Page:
It is the pass from Waker and movement from Trippier here that was key though. Trippier is positioned outside and Emerson is completely isolated and pinned. One quality through pass was enough for England to outplay the Italian defensive line and move into a dangerous area. This was the point of the game where England were still well on top and when they had real momentum that should have led to them being able to create another breakthrough to score a second goal.
The positioning of Kane, however, started to become a problem for England as the first half went on. He was superb at holding the ball and interlinking with teammates in deeper areas but England needed him to be doing that from a position 15-20 yards higher up the pitch in order to allow them to build out and towards a reference player centrally. This was the start to England playing deeper and deeper.
England defend in a low block
As the first half of the match progressed we started to see the English drop deeper and deeper into a low to medium defensive block that challenged the Italians to find a way to break through. Unfortunately, this defensive shift from England also limited their ability to attack effectively in transition or to turn the Italians around to exploit the space behind their defensive line. The Italians were too passive at this point as they retained both Jorginho and Verratti in deeper areas instead of moving one of them higher to disrupt the double pivot in the English midfield.
Here, we start to see how deep the defensive block for the English was dropping as the Italians were in their build-up phase. It is at this point that the tendencies of the Italian fullbacks, and especially Di Lorenzo on the right, became clear. There were opportunities to attack the English block along the outside where both Insigne and Chiesa are comfortable drifting inside to the half-spaces and disrupting the positioning of the English wingbacks. This would only be effective, however, if the Italian wingbacks would move to a high line in order to provide width and stretch the English defenders.
The lack of height from the Italian wingbacks, when combined with the likes of Jorginho and Verratti looking to play and receive in front of the English defensive block meant that the Italians really struggled to find genuine moments of penetration. You can see in this image that the Italian midfield block, Barella aside, is sitting deep and not disrupting the English double pivot or Rice and Phillips at all. These two players for England displayed tactical discipline throughout the match, with Rice in particular dominating his area of the pitch. On those occasions when the Italians did find a pocket to break the first line with a player behind the English forwards then we would see Phillips move aggressively to snap into a challenge and prevent the Italians from having comfortable penetration and possession in these areas.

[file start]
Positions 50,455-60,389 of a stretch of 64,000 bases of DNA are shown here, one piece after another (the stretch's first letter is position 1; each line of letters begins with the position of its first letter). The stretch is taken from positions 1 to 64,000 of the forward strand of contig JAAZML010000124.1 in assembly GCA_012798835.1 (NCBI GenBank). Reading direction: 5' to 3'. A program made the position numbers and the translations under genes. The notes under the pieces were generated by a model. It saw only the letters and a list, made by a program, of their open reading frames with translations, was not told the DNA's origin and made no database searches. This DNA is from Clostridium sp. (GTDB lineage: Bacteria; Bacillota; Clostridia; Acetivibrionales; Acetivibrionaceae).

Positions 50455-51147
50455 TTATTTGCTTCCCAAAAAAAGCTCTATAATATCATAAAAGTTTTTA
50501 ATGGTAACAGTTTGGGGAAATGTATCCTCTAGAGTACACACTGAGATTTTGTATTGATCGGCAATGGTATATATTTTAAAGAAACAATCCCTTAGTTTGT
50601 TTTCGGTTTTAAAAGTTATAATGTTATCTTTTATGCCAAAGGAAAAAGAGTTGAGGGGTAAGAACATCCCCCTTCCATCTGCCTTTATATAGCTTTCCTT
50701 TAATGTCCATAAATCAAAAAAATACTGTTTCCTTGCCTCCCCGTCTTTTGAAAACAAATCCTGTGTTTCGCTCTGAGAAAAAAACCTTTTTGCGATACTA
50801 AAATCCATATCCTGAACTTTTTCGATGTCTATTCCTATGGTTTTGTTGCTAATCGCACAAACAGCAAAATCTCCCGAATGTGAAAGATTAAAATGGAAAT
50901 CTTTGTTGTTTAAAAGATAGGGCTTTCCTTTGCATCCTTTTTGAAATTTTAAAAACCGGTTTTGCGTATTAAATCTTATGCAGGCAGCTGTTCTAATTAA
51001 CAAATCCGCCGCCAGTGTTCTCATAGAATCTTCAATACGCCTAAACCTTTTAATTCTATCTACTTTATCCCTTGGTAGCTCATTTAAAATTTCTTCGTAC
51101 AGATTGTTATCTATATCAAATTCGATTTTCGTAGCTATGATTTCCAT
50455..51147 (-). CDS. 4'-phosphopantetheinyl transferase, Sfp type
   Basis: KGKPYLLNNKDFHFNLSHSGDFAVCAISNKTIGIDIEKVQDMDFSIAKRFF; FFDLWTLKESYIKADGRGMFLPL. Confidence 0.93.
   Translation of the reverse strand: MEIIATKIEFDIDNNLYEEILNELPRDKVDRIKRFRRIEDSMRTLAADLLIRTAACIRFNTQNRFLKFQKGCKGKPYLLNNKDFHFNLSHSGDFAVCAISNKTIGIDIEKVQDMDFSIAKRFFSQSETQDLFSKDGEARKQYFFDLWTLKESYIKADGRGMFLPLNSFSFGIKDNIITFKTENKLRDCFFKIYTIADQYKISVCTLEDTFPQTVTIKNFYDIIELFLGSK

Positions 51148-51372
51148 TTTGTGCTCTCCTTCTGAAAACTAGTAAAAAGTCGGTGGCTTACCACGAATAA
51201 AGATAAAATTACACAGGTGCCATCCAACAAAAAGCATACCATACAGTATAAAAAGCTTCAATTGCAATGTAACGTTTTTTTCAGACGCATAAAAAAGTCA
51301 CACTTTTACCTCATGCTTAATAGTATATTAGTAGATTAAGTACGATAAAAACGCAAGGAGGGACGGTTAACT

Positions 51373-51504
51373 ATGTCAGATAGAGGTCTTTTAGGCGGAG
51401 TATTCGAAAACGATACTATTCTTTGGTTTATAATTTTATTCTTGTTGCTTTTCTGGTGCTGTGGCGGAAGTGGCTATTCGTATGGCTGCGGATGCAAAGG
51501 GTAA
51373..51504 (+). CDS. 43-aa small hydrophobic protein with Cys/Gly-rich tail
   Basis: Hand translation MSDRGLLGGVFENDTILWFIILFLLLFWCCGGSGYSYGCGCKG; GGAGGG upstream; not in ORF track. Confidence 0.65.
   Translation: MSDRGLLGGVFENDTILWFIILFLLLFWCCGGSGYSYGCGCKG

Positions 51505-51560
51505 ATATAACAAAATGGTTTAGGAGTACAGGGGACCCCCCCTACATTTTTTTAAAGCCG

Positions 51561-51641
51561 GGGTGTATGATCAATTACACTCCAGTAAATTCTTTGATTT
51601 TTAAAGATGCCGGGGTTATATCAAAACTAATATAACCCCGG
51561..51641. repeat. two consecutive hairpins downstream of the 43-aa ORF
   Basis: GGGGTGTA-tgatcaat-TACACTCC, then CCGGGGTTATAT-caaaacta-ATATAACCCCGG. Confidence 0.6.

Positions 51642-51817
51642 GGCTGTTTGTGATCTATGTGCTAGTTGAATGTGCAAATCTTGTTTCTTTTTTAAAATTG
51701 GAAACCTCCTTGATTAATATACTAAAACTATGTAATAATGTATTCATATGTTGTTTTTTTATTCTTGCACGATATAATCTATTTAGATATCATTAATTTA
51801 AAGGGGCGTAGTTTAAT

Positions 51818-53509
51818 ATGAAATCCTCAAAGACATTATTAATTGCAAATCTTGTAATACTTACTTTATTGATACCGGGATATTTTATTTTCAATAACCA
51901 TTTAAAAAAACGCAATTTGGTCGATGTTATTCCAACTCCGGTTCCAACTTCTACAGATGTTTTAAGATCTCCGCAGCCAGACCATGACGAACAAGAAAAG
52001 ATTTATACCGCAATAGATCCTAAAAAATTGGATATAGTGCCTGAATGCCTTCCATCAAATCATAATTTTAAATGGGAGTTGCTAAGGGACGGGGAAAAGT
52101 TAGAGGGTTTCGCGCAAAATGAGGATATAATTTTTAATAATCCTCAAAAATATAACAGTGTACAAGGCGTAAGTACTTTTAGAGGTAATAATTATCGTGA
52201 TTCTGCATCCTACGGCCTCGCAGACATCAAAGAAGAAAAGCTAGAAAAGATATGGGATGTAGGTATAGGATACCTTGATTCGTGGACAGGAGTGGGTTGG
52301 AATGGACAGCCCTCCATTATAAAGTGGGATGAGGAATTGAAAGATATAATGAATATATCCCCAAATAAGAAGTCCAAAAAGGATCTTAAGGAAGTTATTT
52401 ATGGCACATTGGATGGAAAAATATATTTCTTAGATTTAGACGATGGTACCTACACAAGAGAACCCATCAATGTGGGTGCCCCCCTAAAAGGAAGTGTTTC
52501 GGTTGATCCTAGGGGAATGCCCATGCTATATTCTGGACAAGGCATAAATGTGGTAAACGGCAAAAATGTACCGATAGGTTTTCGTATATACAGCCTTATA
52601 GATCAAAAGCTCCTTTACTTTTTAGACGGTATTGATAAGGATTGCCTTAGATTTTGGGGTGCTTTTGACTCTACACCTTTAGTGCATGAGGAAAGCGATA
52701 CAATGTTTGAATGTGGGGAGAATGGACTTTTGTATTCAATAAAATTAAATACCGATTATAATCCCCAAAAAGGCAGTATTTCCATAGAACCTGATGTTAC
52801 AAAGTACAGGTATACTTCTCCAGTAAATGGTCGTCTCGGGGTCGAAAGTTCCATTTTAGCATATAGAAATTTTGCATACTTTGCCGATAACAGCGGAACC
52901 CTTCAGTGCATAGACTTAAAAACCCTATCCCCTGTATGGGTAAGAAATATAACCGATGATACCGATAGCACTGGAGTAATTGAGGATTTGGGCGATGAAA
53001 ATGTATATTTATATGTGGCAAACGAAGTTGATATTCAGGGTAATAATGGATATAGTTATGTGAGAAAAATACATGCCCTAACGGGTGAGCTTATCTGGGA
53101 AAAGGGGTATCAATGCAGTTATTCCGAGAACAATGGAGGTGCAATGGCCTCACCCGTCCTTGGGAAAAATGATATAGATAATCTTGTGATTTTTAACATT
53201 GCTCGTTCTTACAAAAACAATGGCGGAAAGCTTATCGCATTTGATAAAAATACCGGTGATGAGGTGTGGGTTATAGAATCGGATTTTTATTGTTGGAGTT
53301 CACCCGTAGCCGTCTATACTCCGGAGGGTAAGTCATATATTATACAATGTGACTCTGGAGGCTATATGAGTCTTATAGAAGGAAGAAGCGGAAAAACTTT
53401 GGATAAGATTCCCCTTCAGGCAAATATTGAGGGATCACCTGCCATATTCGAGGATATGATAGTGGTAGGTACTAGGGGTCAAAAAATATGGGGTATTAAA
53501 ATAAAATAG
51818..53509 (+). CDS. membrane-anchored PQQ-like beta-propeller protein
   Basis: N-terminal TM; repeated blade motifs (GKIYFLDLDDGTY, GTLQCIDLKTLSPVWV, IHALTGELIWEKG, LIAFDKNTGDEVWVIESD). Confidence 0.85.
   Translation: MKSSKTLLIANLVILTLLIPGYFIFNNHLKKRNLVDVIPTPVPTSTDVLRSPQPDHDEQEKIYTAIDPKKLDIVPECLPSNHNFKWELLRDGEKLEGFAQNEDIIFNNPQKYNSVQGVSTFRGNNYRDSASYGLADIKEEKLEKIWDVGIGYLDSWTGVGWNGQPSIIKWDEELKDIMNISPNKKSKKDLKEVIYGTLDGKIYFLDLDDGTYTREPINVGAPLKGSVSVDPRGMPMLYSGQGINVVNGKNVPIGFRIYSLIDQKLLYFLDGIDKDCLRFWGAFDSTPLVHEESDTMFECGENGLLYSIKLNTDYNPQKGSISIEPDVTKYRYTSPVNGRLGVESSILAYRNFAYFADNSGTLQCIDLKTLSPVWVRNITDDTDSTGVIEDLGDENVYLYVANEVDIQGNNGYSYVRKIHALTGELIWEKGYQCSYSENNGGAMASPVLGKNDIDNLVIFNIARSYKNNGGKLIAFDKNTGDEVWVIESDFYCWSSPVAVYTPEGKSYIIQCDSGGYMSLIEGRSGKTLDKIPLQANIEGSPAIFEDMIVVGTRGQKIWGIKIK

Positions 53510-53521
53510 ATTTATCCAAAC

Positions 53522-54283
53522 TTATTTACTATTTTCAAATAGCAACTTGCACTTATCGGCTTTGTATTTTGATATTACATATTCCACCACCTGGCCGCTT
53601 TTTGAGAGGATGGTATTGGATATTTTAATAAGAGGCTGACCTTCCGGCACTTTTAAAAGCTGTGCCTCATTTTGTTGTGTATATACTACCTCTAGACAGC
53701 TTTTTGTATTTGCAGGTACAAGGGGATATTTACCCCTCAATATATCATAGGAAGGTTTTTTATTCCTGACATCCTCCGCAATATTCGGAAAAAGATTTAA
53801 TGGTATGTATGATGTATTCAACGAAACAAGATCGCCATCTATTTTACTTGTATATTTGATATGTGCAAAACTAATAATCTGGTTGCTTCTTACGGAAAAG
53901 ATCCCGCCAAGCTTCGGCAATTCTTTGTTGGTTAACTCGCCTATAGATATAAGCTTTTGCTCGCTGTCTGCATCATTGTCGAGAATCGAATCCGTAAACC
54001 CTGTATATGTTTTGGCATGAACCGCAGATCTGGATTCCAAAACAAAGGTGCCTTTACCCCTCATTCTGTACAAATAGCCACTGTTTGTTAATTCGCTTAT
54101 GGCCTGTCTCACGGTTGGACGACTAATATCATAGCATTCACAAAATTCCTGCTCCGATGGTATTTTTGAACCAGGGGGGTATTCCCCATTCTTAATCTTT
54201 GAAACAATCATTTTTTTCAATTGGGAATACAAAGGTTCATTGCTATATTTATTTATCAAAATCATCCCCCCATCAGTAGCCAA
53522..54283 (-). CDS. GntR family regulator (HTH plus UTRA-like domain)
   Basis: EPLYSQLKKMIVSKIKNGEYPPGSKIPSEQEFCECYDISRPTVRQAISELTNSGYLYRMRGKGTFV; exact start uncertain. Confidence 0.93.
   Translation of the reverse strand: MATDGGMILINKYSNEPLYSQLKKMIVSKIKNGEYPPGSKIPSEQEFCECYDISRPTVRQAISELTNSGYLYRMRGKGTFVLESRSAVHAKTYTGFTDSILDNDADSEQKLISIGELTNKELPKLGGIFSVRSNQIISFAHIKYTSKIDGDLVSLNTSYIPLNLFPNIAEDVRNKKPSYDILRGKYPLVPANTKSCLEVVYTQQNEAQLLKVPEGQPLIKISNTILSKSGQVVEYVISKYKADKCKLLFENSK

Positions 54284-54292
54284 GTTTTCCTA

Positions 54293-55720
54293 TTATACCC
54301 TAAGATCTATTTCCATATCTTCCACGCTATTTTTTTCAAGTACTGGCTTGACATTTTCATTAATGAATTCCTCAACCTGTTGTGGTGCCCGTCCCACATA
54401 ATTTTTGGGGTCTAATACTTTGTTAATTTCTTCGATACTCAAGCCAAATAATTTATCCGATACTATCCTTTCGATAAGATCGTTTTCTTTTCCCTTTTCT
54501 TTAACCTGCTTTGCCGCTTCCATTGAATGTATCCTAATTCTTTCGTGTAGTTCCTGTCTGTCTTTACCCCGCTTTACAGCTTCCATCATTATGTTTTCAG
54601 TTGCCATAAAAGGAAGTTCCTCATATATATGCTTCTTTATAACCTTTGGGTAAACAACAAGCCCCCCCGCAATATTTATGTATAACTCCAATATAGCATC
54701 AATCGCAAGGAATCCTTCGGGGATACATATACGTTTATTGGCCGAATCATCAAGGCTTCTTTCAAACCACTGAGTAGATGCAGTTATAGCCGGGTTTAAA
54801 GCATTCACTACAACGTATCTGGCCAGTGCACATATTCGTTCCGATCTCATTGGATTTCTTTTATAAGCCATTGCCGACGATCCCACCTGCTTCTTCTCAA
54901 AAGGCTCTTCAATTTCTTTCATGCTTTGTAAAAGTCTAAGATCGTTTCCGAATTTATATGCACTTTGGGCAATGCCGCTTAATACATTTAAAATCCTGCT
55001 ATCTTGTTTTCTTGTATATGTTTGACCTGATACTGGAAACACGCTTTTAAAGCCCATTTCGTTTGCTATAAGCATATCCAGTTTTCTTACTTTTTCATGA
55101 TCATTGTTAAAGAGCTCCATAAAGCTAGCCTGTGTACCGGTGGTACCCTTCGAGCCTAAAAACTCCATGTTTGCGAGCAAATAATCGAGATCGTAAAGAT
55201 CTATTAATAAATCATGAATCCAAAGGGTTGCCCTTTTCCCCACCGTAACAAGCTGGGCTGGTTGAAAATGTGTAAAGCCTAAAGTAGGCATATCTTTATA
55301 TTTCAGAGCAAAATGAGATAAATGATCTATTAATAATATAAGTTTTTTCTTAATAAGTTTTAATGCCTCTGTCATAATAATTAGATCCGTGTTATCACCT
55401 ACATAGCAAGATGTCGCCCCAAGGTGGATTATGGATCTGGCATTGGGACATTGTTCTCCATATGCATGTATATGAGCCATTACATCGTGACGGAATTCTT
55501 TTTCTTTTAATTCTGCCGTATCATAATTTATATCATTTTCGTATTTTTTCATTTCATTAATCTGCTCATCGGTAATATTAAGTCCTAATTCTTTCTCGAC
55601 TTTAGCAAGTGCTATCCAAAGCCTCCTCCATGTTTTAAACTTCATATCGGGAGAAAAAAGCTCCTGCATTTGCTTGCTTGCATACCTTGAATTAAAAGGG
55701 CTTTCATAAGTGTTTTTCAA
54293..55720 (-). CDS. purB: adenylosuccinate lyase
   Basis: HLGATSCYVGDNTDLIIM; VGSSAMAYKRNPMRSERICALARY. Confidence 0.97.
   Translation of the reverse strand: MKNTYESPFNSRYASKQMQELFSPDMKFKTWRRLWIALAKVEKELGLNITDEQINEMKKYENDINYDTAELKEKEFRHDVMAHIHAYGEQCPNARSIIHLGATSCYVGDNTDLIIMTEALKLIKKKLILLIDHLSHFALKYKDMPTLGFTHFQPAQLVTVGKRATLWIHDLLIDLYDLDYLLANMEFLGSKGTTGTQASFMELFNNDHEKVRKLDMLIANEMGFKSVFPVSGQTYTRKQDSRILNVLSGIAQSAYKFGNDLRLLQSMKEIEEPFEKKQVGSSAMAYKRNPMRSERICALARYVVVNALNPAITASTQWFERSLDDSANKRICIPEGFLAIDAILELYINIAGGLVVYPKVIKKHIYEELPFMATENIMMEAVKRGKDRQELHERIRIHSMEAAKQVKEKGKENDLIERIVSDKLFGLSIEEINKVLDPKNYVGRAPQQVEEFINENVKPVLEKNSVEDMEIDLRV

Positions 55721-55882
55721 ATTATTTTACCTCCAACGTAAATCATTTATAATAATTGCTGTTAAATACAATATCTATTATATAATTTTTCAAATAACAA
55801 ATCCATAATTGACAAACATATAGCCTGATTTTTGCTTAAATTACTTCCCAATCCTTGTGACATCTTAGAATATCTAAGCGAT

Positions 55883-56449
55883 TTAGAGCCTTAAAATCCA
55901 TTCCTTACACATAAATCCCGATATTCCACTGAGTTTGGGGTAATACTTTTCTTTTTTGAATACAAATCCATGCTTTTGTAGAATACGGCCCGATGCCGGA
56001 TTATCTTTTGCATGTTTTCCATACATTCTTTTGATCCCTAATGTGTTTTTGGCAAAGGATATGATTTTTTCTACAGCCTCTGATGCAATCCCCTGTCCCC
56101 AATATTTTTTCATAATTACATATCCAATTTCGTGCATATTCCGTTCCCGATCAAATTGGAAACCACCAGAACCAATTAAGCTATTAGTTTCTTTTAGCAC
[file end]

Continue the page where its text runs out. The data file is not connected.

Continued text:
From this point in the game the English were comfortable with the game state and when defending in this manner. The onus was on the Italians and their coaching staff to find a way to change the game state. They did so with a key tactical change in the second half.
The Italians disrupt the game
Roberto Mancini found the key to unlocking the match in the 55th minute as he made a double substitution. The Roma midfielder Bryan Cristante came on for Nicola Barella, who had been booked, but the ineffectual Ciro Immobile was also replaced by the Sassuolo forward Domenico Berardi. This attacking change saw Berardi position himself on the right, where he likes to attack inside on his left foot, while Chiesa switched to the left and Lorenzo Insigne moved centrally.
The diminutive Insigne would never be a threat aerially or when playing right against the English central defenders but he was capable of finding pockets of space behind the English pivots in which he could receive the ball. From this point, the Italians started to fully control the game with their game intelligence and technical ability allowing them to play through the English block almost at will. For almost the entirety of the second half the pattern of the game was set. The Italians passed and probed while the English worked hard against the ball and chased shadows.
While in the first half the English defensive line was comfortable covering Immobile as he looked to position himself on their shoulders to look for an opportunity to run in behind the movement of Insigne in central spaces provided an entirely more difficult challenge. Whether moving from deep to receive in pockets between the lines or when moving back from a fixed forward position to receive the ball at feet we saw the movement profile from Insigne begin to allow the Italians to penetrate centrally before moving forward as a block in order to occupy higher positions.
Here we see the Italians attacking in a moment of transition where Insigne drives forward to receive and then play in the central space. This allows the Italians to retain possession in dangerous spaces.
This time we see Insigne moving back towards the ball as the English were defending in a deep and compact defensive block and the Italians were in possession on their first line. The movement from Insigne back to take up a pocket of space behind the midfield line of England. This deep movement imnmediately disrupts the central defenders for England and we saw Harry Maguire move to follow the run as he understood the danger that Insigne was posing to the English defensive structure.
You can also see that Kyle Walker has recognised that he is in trouble with two Italian players outside him. As Insigne drops off and as Maguire drops to follow this is a cue for Chiesa to make a diagonal attacking run to break beyond the defence.
These movement profiles and patterns began to pose England more and more problems as the Italians probed for a way to break through their block.
The early goal killed the game for me. What would have been a fascinating battle between the two teams became a nervy match with the English dropping and playing passively as they tried to defend a lead that would prove elusive as the match wore on. It was here that the difference in quality from a tactical perspective became evident. While Gareth Southgate appeared indecisive in his decision making, we saw Roberto Mancini make decisive changes that shifted the momentum of the match and shifted the game state clearly and decisively in favour of the Italians.